For fiscal 2014, the top disclosed value for an aircraft perk was $1.0 million, 16.1 times the median value of $65,316 for all NEOs. The average of the top five disclosed values was $799,931, or 12.2 times the median value.
“In comparison to direct compensation, perks are pretty minimal in dollar value, but because they get a disproportionate amount of focus from shareholders and advisory groups, comp committees are spending more time on those items,” said Kristine Bhalla, a principal with ClearBridge Consulting Group.
When executives are not flying on corporate aircraft, many opt for company cars. Automotive perks can include everything from parking and mile reimbursement to a private car and driver. Private cars and drivers are often justified for security purposes, especially for high-profile executives.
Very similar to aircraft perks, automotive perks for CEOs have remained stable since 2012 after shrinking in prevalence from 2011. In 2014, 37.3% of CEOs in the S&P 500 received an automotive perk. Meanwhile, the prevalence of automotive perks for NEOs over the last four years has slightly declined, dropping 4.1 percentage points since 2011.
This brief decline in prevalence may have been related to the implementation of Say-on-Pay in 2011, suggests Jim Kroll, a director in Willis Towers Watson’s New York office, who leads the compensation consulting firm’s governance advisory practice for executive compensation.
“When Say-on-Pay passed, companies considered what might be low-hanging fruit for potential trouble spots,” Kroll said. “As companies sensed what elements would be scrutinized, it was a natural choice to exclude some perks.”
“Since then, there has been decreased temperature on this topic,” Kroll added. “From a proxy advisor standpoint, the main focus is on the value of perks relative to base compensation. We don’t see a lot of shareholder objections to perks, but they want to understand the business need. For example, if a company were to disclose a benefit that appears large and is not transparently communicated, we may hear a grumble from shareholders or proxy advisors. But if a high expense is paid under the terms of a company-wide policy, that would soften some of the blow.”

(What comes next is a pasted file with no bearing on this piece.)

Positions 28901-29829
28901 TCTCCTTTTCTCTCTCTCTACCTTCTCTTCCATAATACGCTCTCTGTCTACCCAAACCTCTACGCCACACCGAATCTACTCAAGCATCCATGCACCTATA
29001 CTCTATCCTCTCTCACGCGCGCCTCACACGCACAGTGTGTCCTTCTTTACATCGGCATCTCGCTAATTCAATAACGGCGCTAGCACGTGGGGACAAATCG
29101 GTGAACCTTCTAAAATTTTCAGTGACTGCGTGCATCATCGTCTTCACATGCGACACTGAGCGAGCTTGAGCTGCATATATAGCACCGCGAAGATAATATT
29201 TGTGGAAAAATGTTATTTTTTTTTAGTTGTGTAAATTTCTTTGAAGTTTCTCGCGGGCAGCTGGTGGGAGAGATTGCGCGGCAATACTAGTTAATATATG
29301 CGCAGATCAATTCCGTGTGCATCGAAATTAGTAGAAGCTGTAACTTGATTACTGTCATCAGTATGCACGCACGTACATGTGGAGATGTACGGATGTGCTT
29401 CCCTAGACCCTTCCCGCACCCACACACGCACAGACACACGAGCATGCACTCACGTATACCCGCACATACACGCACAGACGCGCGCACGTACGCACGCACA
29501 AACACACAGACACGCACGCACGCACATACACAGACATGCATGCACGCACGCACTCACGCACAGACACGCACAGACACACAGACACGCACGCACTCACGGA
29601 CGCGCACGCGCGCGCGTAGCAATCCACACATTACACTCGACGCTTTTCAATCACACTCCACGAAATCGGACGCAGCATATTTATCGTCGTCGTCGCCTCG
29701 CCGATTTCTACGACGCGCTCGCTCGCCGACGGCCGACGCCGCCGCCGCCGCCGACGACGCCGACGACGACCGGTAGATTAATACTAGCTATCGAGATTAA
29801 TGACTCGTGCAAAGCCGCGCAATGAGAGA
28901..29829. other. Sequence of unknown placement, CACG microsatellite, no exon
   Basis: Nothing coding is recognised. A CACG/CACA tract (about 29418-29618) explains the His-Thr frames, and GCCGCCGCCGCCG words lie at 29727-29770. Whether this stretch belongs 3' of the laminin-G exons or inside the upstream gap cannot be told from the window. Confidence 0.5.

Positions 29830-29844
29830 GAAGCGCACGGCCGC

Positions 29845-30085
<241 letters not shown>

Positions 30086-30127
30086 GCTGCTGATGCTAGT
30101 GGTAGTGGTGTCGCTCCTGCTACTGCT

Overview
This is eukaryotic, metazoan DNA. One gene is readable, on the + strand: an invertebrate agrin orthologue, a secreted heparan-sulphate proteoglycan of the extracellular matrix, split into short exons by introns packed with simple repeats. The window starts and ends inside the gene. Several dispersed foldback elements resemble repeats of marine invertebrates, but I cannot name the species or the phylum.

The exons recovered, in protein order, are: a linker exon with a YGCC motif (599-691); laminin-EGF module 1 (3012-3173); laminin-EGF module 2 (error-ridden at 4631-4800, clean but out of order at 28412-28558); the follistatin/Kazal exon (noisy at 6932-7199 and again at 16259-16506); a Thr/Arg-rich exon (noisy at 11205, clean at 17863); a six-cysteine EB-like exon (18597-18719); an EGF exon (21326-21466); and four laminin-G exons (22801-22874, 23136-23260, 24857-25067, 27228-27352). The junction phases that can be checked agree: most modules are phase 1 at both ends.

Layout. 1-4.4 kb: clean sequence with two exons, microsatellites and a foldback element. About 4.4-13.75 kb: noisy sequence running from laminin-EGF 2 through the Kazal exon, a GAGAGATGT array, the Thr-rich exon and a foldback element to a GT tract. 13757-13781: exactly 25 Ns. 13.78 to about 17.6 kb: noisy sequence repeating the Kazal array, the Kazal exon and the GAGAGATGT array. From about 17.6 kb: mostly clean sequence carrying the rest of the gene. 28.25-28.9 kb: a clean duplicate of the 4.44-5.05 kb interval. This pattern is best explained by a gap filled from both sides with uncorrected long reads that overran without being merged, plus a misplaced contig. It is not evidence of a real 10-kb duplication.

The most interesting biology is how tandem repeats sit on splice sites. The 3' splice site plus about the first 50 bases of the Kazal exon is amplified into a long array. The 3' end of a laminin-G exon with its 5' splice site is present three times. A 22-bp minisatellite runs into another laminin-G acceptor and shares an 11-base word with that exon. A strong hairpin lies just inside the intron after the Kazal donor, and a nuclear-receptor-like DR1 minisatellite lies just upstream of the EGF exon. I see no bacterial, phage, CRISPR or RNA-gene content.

Median automotive perk values have declined slightly year over year from 2011 to 2014. In fiscal 2014, the median value for automotive perks for CEOs was $18,650, down from $19,765 in 2011. In contrast, the median automotive perk values for NEOs in the S&P 500 increased over the last four fiscal years, from $15,600 in 2011 to $16,742 in 2014.
Professional Services Perks
Because many executives receive complicated pay packages, companies often provide professional services as a perk to help them prepare personal taxes and other financial statements. Specifically, professional services include financial counseling, tax planning and preparation, estate planning and any other professional services. Professional services perks are often capped or otherwise limited.
The prevalence of professional services perks for S&P 500 CEOs has fluctuated over the last four years, but has remained above 35% and increased slightly to 37.1% in 2014. Professional services perks are the most prevalent benefits among S&P 500 NEOs, totaling 33.7% in fiscal year 2014.
The median value of professional services perks for CEOs has declined over the past four years, down from approximately $20,000 at the median in 2011. After holding steady at $15,000 in fiscal years 2012 and 2013, the median dropped to $14,255 in fiscal year 2014. The median value for professional services perks for NEOs has remained very stable over the last four fiscal years.